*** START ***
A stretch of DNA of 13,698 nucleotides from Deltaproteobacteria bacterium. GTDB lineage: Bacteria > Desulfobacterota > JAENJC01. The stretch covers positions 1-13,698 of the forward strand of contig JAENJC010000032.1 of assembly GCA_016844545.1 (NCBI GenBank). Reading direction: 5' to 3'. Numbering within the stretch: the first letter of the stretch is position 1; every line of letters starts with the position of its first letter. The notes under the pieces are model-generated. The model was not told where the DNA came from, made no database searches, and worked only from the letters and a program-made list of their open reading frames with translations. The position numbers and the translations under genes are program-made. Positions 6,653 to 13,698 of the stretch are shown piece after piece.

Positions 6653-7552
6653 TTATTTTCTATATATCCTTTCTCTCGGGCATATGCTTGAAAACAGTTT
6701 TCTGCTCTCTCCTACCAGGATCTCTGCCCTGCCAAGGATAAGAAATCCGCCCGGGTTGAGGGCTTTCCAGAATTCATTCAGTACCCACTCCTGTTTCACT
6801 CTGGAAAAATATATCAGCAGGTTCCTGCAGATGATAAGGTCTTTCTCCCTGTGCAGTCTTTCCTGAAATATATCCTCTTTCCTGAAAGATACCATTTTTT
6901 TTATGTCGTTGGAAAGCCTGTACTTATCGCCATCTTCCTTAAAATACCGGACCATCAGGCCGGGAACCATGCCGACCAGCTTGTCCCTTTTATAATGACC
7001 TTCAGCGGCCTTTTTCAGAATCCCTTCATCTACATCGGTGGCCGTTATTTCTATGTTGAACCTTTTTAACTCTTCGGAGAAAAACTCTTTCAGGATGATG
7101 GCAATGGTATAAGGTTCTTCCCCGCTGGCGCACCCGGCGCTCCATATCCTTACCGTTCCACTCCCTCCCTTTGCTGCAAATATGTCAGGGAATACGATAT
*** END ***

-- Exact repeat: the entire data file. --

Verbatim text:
A stretch of DNA of 13,698 nucleotides from Deltaproteobacteria bacterium. GTDB lineage: Bacteria > Desulfobacterota > JAENJC01. The stretch covers positions 1-13,698 of the forward strand of contig JAENJC010000032.1 of assembly GCA_016844545.1 (NCBI GenBank). Reading direction: 5' to 3'. Numbering within the stretch: the first letter of the stretch is position 1; every line of letters starts with the position of its first letter. The notes under the pieces are model-generated. The model was not told where the DNA came from, made no database searches, and worked only from the letters and a program-made list of their open reading frames with translations. The position numbers and the translations under genes are program-made. Positions 6,653 to 13,698 of the stretch are shown piece after piece.

Positions 6653-7552
6653 TTATTTTCTATATATCCTTTCTCTCGGGCATATGCTTGAAAACAGTTT
6701 TCTGCTCTCTCCTACCAGGATCTCTGCCCTGCCAAGGATAAGAAATCCGCCCGGGTTGAGGGCTTTCCAGAATTCATTCAGTACCCACTCCTGTTTCACT
6801 CTGGAAAAATATATCAGCAGGTTCCTGCAGATGATAAGGTCTTTCTCCCTGTGCAGTCTTTCCTGAAATATATCCTCTTTCCTGAAAGATACCATTTTTT
6901 TTATGTCGTTGGAAAGCCTGTACTTATCGCCATCTTCCTTAAAATACCGGACCATCAGGCCGGGAACCATGCCGACCAGCTTGTCCCTTTTATAATGACC
7001 TTCAGCGGCCTTTTTCAGAATCCCTTCATCTACATCGGTGGCCGTTATTTCTATGTTGAACCTTTTTAACTCTTCGGAGAAAAACTCTTTCAGGATGATG
7101 GCAATGGTATAAGGTTCTTCCCCGCTGGCGCACCCGGCGCTCCATATCCTTACCGTTCCACTCCCTCCCTTTGCTGCAAATATGTCAGGGAATACGATAT